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presidents have had a need for outside counsel for scandals large and small. presidents have engaged outside lawyers. it seems to me looking at this historically of whether the scandals are a big deal from administration to administration, law firms and big-name lawyers usually see it as quite an honor, a prestige thing to represent a president regardless of what it is he's asking about. isn't that true? >> it is. and i should point out that there were multiple reasons given to the white house for why these top lawyers at these top firms turn down the overtures they got. in some cases, they cited existing commitments, upcoming trials that would make it difficult for them to devote the necessary time and resources. in other cases they cited conflicts of interest that some of their clients had already gotten subpoenas as part of this investigation. the financial institutions that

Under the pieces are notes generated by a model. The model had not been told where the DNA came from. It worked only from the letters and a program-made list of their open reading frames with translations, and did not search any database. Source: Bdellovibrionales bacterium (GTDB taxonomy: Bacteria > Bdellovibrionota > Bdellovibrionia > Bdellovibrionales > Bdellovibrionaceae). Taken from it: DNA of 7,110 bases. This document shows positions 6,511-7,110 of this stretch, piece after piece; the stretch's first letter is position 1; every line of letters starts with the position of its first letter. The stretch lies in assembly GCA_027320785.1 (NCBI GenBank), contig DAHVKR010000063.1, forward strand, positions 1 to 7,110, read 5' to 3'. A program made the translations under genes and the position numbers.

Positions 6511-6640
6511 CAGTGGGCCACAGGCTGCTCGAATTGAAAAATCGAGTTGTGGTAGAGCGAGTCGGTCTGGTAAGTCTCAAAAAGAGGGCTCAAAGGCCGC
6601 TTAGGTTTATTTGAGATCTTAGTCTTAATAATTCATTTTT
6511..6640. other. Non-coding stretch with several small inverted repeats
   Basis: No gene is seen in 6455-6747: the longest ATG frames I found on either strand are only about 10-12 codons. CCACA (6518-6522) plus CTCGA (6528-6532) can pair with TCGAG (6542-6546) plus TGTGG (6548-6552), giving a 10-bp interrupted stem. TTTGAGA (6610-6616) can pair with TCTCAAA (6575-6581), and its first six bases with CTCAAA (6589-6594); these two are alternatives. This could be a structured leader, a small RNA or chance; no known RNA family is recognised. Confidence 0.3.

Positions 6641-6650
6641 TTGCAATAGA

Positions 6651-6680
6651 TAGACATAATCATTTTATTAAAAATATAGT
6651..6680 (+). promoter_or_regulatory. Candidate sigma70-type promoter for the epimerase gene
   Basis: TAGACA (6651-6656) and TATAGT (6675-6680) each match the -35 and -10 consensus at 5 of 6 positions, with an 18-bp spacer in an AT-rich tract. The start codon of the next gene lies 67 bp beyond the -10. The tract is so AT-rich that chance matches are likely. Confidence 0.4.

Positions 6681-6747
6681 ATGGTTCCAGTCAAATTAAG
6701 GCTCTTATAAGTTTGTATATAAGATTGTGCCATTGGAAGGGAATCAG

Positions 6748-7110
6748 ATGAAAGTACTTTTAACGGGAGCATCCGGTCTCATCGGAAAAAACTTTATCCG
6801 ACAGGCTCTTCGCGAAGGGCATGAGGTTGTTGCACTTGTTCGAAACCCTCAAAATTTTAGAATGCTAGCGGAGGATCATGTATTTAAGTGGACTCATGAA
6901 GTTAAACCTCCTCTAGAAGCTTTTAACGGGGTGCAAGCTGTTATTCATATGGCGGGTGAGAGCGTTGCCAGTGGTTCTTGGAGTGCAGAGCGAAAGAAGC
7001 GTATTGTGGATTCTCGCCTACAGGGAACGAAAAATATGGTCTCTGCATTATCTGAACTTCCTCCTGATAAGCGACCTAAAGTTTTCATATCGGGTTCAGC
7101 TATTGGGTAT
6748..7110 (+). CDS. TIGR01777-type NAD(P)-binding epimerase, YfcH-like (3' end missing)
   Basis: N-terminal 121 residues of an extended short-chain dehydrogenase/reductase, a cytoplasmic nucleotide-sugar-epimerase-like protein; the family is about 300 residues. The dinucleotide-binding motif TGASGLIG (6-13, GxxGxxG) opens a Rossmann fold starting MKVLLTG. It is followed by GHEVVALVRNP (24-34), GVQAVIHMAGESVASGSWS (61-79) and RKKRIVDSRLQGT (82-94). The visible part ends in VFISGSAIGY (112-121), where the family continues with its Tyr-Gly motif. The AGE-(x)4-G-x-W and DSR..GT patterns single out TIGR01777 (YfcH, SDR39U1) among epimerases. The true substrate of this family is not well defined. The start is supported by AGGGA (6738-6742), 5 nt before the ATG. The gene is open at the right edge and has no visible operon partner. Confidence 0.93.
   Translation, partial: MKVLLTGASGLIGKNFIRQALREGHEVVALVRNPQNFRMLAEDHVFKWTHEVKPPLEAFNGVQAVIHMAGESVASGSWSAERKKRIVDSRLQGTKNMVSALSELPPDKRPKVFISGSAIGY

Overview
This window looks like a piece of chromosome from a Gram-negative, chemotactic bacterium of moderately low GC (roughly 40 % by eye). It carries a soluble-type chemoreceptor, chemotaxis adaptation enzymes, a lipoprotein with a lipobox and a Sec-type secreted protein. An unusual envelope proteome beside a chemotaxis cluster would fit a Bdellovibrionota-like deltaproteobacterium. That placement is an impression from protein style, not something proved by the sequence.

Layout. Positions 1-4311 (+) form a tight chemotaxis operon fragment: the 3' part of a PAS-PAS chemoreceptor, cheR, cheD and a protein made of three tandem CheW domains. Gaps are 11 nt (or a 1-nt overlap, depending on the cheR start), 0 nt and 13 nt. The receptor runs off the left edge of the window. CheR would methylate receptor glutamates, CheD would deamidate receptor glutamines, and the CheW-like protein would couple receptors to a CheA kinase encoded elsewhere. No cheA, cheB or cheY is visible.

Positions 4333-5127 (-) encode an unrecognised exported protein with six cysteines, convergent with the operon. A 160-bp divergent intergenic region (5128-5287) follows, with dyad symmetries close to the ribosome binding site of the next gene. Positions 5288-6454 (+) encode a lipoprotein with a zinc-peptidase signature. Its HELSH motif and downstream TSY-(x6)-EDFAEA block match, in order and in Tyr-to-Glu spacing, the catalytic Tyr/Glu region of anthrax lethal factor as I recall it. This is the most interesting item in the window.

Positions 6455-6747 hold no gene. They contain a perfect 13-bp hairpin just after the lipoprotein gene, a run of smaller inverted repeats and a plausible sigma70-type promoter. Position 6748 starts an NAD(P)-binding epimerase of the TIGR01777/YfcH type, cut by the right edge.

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have been subpoenaed for records. but the ones that really leap out are, number one, the person that, i mean, you cited before, the president's history in not paying his legal bills. that was cited. but more important was the fact, the question of, would he listen to their advice. any of these top people, brendan sullivan, ted olson. you go down the list. if they are going to take the case, they expect the client to listen to them, take their advice, to do what they say, stay off twitter, and i think they had real questions about whether this particular client would do that. beyond that, you know, it was extraordinary that there was concern about reputational risk to their firms. would the -- would taking on the representation of donald trump, such a polarizing figure, kill